To longtime Carrey-phobes, Jim’s ingratiating mugging at the start of Bruce Almighty is as rebarbative as ever—until you realize that, for the first time in ages, Carrey is prepared to break a sweat for his laughs. It’s partly the spectacle of his obsessive need to please that makes this film unexpectedly compelling. Meanwhile, even the CGI visual puns have a crisp concision—the world’s prayers as a storm of Post-It notes, the parting of the Red Sea re-enacted in a bowl of tomato soup, and a last bit of mileage from that bygone standby, the Jimmy Hoffa gag. Ignore the pious payoff and marvel at an idiot Faust who starts obnoxious and stays that way. —Jonathan Romney

Final Destination 2

First there’s the nerve-jangling setpiece opening, an insanely protracted highway collision that beats the pants off action sequences from movies with infinitely bigger budgets—including those overseen by David Ellis, here making the best second-unit-to-director move since Hal Needham. Shortly thereafter, a sad case gets a fire-escape railing jammed through his eye (don’t ask how). Then it hits you, what you’ve been missing from so many movies, whether you realized it or not. Gore. Final Destination 2 has blood, flying body parts, and, as Joe Bob would have once put it, air-bag fu. Gloss over the chatter about “death’s design” and just focus on one of my all-time favorite character names: Clear Rivers. —Mark Olsen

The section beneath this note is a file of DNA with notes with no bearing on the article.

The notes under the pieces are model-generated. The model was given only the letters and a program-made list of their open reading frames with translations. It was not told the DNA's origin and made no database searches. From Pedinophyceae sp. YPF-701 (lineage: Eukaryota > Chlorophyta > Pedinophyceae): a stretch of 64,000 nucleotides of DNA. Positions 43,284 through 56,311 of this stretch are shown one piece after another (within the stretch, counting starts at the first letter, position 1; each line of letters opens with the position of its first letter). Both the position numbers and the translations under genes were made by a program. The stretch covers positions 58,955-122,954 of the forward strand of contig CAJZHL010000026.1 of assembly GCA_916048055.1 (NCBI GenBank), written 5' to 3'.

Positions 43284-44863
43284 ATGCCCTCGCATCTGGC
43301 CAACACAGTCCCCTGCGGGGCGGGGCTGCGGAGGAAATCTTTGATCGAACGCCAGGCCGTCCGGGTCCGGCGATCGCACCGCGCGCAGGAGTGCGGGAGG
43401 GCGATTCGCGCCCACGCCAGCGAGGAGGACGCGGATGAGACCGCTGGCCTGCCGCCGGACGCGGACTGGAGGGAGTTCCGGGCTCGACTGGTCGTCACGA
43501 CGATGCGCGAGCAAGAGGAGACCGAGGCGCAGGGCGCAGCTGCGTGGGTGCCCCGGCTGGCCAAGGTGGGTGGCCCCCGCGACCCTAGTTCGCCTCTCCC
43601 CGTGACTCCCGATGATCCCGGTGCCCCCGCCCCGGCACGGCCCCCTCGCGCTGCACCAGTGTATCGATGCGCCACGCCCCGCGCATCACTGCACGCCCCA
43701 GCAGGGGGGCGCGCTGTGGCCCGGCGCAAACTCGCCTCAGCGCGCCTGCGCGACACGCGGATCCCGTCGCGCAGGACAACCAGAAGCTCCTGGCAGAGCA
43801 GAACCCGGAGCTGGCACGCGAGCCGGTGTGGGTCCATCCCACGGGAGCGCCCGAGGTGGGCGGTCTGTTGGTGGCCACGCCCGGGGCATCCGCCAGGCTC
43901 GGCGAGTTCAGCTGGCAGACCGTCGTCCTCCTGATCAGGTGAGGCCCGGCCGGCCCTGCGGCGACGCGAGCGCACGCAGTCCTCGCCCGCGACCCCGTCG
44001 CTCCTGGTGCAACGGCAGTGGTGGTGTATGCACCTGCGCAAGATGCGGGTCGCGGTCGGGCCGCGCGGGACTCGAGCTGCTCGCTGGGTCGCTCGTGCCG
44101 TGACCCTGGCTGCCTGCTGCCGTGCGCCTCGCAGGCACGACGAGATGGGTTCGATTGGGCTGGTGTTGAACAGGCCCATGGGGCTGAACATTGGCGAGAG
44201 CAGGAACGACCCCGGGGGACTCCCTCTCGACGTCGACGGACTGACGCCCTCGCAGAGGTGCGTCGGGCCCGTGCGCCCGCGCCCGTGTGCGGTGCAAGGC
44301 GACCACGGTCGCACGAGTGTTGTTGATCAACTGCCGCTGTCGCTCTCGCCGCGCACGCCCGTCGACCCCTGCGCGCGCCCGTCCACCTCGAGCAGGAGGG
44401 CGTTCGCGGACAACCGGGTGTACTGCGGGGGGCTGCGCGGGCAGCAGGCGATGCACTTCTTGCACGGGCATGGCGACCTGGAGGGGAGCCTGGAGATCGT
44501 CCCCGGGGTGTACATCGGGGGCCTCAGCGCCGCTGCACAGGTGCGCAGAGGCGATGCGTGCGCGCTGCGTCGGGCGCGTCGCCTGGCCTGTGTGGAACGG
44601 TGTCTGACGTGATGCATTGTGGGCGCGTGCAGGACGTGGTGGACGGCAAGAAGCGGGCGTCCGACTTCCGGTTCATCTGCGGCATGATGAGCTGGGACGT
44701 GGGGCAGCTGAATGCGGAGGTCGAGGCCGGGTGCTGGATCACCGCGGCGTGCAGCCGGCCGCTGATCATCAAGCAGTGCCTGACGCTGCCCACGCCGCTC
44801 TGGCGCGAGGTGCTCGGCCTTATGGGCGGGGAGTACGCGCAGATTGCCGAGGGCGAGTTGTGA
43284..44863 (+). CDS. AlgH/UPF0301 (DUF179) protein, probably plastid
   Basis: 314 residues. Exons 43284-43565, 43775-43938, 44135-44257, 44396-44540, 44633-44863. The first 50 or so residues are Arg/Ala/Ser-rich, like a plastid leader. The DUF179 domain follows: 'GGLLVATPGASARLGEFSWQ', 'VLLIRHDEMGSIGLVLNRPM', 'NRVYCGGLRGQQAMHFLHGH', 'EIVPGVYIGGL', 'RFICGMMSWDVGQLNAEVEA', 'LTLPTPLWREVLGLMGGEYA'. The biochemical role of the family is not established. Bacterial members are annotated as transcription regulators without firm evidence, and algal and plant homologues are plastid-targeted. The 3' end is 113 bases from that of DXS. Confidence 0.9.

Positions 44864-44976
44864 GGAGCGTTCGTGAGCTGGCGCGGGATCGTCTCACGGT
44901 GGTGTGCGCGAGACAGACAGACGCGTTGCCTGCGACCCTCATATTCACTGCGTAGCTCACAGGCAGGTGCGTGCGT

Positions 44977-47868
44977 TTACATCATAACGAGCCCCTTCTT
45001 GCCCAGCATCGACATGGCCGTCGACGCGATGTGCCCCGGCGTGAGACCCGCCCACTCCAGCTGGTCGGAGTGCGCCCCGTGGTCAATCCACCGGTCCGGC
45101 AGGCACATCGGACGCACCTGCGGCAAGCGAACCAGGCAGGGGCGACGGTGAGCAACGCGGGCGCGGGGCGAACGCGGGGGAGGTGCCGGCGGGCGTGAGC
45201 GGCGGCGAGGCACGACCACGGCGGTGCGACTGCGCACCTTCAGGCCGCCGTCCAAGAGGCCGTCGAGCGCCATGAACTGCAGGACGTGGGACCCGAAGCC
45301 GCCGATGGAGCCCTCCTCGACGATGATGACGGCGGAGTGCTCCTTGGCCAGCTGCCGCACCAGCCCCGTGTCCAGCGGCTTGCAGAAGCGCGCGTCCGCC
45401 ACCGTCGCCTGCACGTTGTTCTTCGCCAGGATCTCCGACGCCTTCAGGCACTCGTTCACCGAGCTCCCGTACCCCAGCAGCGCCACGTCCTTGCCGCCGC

Kangaroo Jack